God’s reaction to Jonah’s outburst is exceptional. As we have mentioned earlier, one would easily imagine God getting another prophet.
However, God shows amazing patience and listens to Jonah. His response is to ask Jonah the question we noted earlier, “Have you any right to be angry?” (4:4)
When Jonah pouts, God uses a living parable—an experiential activity—to draw Jonah into deeper discussion (4:6-8). This fails as Jonah reiterates his death wish in Jonah 4:8.
Again, God attempts to prompt the discussion by asking Jonah, "Is it right for you to be angry about the plant?" (4:9). Jonah replies that he does have a right to be angry and then for the third time expresses the death wish.
We could examine the reason for Jonah’s irrational and emotional outburst, but for our purposes, we must be stricken by God’s patience and the listening posture displayed by God.
If we pause to think of the situation and the nature of the participants, God’s part in the drama should both amaze and inspire us.
As the book comes to the climax, God redirects Jonah’s frustrations, anger, and emotions through the statement made in Jonah 4:10-11.
Redirection is a common strategy used by teachers to deal with misbehavior. Redirection draws a student’s attention away from something by providing them with another object of attention.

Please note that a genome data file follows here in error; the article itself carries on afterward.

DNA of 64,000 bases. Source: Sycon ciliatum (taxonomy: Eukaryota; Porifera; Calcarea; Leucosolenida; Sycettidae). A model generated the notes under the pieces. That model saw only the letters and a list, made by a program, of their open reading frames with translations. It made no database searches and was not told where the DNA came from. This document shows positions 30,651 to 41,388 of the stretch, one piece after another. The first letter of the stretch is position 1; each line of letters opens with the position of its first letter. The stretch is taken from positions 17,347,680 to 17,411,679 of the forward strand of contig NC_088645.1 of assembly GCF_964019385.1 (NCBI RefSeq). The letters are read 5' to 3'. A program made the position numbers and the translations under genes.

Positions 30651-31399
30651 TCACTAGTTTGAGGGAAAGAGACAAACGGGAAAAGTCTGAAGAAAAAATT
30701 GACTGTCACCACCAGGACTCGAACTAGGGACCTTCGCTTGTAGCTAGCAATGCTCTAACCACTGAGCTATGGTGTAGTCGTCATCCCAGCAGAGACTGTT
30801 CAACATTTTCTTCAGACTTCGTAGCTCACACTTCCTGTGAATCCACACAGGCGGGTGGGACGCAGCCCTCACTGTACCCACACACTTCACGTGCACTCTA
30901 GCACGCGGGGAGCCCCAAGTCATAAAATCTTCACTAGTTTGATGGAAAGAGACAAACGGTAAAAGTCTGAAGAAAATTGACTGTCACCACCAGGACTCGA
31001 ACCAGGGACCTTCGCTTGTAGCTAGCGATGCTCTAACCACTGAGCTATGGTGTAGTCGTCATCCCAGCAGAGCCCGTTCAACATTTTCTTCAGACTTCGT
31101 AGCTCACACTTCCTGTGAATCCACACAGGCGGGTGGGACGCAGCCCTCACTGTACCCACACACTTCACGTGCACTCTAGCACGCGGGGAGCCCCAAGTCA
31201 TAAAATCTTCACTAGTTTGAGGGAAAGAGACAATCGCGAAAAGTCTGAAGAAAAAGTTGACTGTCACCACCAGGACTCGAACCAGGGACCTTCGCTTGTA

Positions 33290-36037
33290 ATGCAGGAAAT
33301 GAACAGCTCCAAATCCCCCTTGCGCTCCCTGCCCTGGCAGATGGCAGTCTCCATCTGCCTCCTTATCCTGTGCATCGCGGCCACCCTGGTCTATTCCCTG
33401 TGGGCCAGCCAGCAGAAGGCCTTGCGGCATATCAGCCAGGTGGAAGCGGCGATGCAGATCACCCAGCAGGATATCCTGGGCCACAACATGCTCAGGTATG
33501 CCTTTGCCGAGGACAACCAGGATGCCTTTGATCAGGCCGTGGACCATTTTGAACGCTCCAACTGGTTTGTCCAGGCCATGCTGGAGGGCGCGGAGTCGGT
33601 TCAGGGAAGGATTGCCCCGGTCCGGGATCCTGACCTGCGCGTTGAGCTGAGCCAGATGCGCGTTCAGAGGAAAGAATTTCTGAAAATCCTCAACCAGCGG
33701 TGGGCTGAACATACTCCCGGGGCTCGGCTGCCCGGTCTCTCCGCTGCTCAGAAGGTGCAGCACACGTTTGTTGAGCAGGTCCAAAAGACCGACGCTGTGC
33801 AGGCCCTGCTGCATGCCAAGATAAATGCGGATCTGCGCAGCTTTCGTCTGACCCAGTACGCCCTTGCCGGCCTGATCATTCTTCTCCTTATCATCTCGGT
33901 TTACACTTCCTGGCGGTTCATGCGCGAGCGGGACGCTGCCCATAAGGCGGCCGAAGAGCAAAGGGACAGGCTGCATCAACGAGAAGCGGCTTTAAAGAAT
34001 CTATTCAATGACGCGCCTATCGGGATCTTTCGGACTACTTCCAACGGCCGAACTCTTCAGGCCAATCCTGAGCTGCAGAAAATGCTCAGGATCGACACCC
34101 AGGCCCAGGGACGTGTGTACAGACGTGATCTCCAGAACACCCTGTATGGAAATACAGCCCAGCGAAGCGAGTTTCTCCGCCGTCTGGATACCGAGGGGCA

When toddlers grab scissors, rather than taking them away and making them cry, you draw their attention to a valued toy and they become disinterested in the scissors, exchanging them for the toy. This is done with physical objects and also with thoughts and ideas.
Redirection draws attention away from one thought to another. This is what God does in Jonah 4:10-11.
Jonah’s thoughts are locked in a particular worldview. Israel is God’s people deserving of His kindness, grace, and mercy. The Ninevites are not God’s people and therefore, by definition are unworthy of anything but God’s condemnation and judgment.
This is Jonah’s fundamental worldview and the basis for his anger and emotional state. God attempts to redirect Jonah by making the following statement in the discussion.